Q&A: What is Metabolic Conditioning?
What does metabolic conditioning mean? Is it necessary? Does high intensity training provide it?
When most people think of training to improve endurance, they think of conditioning the cardiovascular system to improve transport of blood to the working muscles. Metabolic conditioning is the other side of the coin – conditioning the muscles to better use what’s being delivered to them by improving the efficiency of the different metabolic pathways involved.
When strength training is performed with a high level of intensity and short rest intervals between exercises, the cardiovascular and metabolic conditioning benefits equal or exceed what can be achieved with more traditional “cardio” activities. This was proven during Nautilus research at West Point Military Academy back in the mid 1970’s. In an article about the study in the Athletic Journal, Vol. 56, Sept. 1975, Dr. James Patterson said the following,
“Contrary to most commonly held beliefs on the subject of strength training, the training also significantly improved the cardiovascular condition of the subjects. By maintaining the intensity of the workouts at a high level and by limiting the amount of rest between exercises, the training resulted in improvement on each of 60 separate measures of cardiovascular fitness. Contrary to widespread opinion, not only will a properly conducted program of strength training produce increases in muscular strength but will also significantly improve an individual’s level of cardiovascular condition. The data suggests that some of these cardiovascular benefits apparently cannot be achieved by any other type of training.”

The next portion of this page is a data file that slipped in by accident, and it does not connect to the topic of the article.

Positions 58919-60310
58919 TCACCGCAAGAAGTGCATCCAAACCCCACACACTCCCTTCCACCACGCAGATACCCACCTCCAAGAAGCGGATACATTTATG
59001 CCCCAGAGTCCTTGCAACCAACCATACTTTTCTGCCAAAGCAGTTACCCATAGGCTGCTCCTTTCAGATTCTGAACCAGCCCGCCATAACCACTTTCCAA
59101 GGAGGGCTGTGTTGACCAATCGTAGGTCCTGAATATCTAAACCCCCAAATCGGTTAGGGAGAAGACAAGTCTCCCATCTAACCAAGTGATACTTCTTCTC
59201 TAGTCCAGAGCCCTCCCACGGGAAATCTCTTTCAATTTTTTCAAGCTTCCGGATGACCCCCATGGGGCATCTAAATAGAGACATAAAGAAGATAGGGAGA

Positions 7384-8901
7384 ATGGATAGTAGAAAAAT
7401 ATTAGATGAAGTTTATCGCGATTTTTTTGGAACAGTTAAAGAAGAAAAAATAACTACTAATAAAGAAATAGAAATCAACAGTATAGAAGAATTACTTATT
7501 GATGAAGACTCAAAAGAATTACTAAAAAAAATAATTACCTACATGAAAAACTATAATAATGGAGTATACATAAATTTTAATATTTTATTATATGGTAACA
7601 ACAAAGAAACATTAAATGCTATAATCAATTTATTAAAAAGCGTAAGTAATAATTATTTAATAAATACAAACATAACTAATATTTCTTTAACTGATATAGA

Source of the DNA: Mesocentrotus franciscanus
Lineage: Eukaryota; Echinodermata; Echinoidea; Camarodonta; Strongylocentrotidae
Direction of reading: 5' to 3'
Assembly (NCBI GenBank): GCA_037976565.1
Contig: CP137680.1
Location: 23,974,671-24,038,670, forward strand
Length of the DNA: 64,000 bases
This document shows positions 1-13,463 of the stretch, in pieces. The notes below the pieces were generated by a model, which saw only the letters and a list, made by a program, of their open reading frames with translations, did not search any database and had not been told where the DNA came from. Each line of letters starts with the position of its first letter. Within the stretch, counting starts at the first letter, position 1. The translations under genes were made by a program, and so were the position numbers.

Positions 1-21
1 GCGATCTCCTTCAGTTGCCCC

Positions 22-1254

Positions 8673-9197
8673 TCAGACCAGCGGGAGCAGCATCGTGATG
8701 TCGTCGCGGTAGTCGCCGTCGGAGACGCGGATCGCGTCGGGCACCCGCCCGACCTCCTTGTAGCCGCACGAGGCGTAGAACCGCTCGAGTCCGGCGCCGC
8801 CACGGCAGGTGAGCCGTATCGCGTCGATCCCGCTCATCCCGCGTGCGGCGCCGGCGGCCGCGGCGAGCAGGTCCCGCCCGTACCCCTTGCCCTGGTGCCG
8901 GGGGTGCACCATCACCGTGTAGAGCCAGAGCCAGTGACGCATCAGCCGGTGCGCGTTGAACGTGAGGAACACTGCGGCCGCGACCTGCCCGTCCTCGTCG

More recently, a six-month study conducted at Philipps University in Marburg Germany in 2003 demonstrated similar results. (Maisch B, Baum E, Grimm W. Die Auswirkungen dynamischen Krafttrainings nach dem Nautilus-Prinzip auf kardiozirkulatorische Parameter und Ausdauerleistungsfähigkeit (The effects of resistance training according to the Nautilus principles on cardiocirculatory parameters and endurance). Angenommen vom Fachbereich Humanmedizin der Philipps-Universität Marburg am 11. Dezember 2003). The following is a quote about the study from a Feb 2005 article in Internal Medicine News,
“A 6-month structured Nautilus weightlifting program resulted in improvements in cardiocirculatory fitness to a degree traditionally considered obtainable only through endurance exercises such as running, bicycling, and swimming, said Dr. Baum, a family physician at Philipps University, Marburg, Germany.
“This opens up new possibilities for cardiopulmonary-oriented exercise besides the traditional stamina sports,” she noted. New exercise options are desirable because some patients just don’t care for endurance exercise, which doesn’t do much to improve muscular strength and stabilization.”
While they use the terms cardiovascular and cardiocirculatory in reference to the results, a large part of the improvements occurred in the skeletal muscles.
While some more bodybuilding-oriented methods of high intensity training do not emphasize metabolic conditioning, some degree is unavoidable with any kind of demanding exercise. For examples of high intensity training routines emphasizing metabolic conditioning along with whole-body strength, check out the 3×3 article.